Be very careful of people or companies offering you the world. Legitimate recruitment agencies do not offer promises of fame, riches or success. Do not give anyone money who has given specific flattery regarding your potential, but does not offer a specific road map to achieving your goals.
Private bank accounts
Speaking of giving money - anyone who claims to be recruiter, but then asks for money to be deposited in a private or personal bank account is probably not authentic. Recruiters are rarely lone agents, so if someone claims to be a recruiter but does not have the backing of a recruitment agency (with an official bank account), then it is probably best if you walk away.
Transparency with application process
Before anyone gets your money, make sure you know the details of the entire recruitment, registration and application processes. Scammers will often be vague about dates, and will not know or want to share logistical details with you. Legitimate businesses will make you a part of the entire process, and not just contact you when fees are involved. It is part of the fun to be in on everything, and you should always have access to online usernames and passwords that concern your applications.
Only work with recognised and established businesses
As previously mentioned, it is probably best to not work through anyone who does not have the backing of an established recruitment agency. Do your research and Google the business that you are considering. Reputable recruitment agencies should have an active online presence and an established reputation within the industry.
If you decide you want to work with a recruiter, it is important as you are doing your research to reach out to people who have worked with the company in the past. The agency should be able to give you access to testimonials from previous clients so that you can see if they are the right fit for your needs.
Yes, you read that right! Do you want to get tutored by a current Ivy League student? We at Aspire Atlantic are committed to offering you the best support possible as you make the difficult transition from high school to university. You (and your parents) have a lot of important decisions to make and things to get done, and while we can take care of the logistics of overseas university applications, the academics are still up to you.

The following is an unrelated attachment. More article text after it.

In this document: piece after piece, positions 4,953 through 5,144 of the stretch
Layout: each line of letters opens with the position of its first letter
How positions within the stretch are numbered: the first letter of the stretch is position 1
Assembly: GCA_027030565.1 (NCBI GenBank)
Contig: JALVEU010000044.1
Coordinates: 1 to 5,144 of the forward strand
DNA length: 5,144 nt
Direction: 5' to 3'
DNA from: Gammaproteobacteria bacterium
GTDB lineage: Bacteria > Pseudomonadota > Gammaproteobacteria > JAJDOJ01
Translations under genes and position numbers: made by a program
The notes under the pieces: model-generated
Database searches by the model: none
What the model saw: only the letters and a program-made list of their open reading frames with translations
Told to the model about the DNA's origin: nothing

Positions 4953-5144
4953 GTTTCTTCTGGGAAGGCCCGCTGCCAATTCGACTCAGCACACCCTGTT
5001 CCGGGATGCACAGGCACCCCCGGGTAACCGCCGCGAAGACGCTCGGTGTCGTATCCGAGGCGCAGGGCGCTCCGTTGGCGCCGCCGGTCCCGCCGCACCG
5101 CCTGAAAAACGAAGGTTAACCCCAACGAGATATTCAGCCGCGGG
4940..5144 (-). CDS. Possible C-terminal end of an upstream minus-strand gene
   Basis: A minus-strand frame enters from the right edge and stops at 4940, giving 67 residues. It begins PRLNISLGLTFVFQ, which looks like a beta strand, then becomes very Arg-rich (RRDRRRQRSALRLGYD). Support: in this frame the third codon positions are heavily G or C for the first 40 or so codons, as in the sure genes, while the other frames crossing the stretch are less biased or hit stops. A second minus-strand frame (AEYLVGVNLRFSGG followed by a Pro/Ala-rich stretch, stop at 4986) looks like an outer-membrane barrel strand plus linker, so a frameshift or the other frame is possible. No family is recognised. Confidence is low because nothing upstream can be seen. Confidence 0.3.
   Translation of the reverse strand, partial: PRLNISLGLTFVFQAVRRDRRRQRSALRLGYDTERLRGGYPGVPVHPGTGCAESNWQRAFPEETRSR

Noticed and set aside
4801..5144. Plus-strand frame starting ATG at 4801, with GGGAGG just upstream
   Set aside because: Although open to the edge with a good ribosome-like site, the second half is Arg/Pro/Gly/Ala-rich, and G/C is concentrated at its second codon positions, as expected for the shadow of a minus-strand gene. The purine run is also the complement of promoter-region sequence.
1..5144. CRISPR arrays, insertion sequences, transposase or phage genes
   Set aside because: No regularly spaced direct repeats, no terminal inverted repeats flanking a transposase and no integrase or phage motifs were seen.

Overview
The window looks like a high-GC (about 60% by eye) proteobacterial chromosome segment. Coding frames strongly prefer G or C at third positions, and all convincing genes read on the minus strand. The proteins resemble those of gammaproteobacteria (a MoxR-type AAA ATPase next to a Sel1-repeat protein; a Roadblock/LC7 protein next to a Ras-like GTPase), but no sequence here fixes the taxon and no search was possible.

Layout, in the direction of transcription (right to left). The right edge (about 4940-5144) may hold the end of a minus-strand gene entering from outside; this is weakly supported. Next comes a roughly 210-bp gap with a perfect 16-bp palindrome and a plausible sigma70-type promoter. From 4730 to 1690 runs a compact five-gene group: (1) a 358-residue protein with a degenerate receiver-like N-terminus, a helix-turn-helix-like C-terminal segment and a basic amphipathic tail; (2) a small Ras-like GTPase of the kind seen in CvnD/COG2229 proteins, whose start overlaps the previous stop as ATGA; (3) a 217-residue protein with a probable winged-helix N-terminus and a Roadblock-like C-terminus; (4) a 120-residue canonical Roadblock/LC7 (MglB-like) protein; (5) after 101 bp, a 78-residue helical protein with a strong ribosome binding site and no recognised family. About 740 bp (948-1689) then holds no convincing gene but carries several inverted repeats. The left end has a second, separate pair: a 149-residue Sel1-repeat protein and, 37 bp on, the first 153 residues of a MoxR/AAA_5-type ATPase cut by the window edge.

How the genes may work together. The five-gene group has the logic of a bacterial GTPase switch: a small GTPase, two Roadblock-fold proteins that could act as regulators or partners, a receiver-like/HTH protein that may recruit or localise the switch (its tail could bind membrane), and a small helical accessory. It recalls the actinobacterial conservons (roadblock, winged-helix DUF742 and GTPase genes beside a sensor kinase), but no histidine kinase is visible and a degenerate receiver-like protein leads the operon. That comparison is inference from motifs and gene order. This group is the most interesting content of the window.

Fortunately, we have recruited some extra talent to assist you in often-tricky academic waters. Your success is important to us, and so while you’re working on your final year or two of high school, we would love to help make your lives just a little more manageable. Remember that you don’t have to navigate this process alone - we want to offer you the very best support structures to help you succeed. Allow us to introduce them to you:
Guy Waterhouse - Princeton University
Sarah Jearey (SJ) - University of Cape Town
Please feel free to contact Tamryn at tamryn@aspireatlantic if you would like to be put in touch with our coaches.
But aside from offering opportunities that South African universities might not have the capacity for, you might be wondering what would really be different about applying to study in the US? There are a couple of points to go over, so take a break from the books and have a read.
Choices, Choices, Choices!
Despite the options being some of the best in the world, there are relatively few universities in South Africa to choose from. Comparatively, the US offers thousands of universities, and each offers different specializations and experiences. With so many options to choose from, we firmly believe there is a perfect fit for everyone - we want to give you the opportunity to study what you want, where you want.
Emphasis on Diversity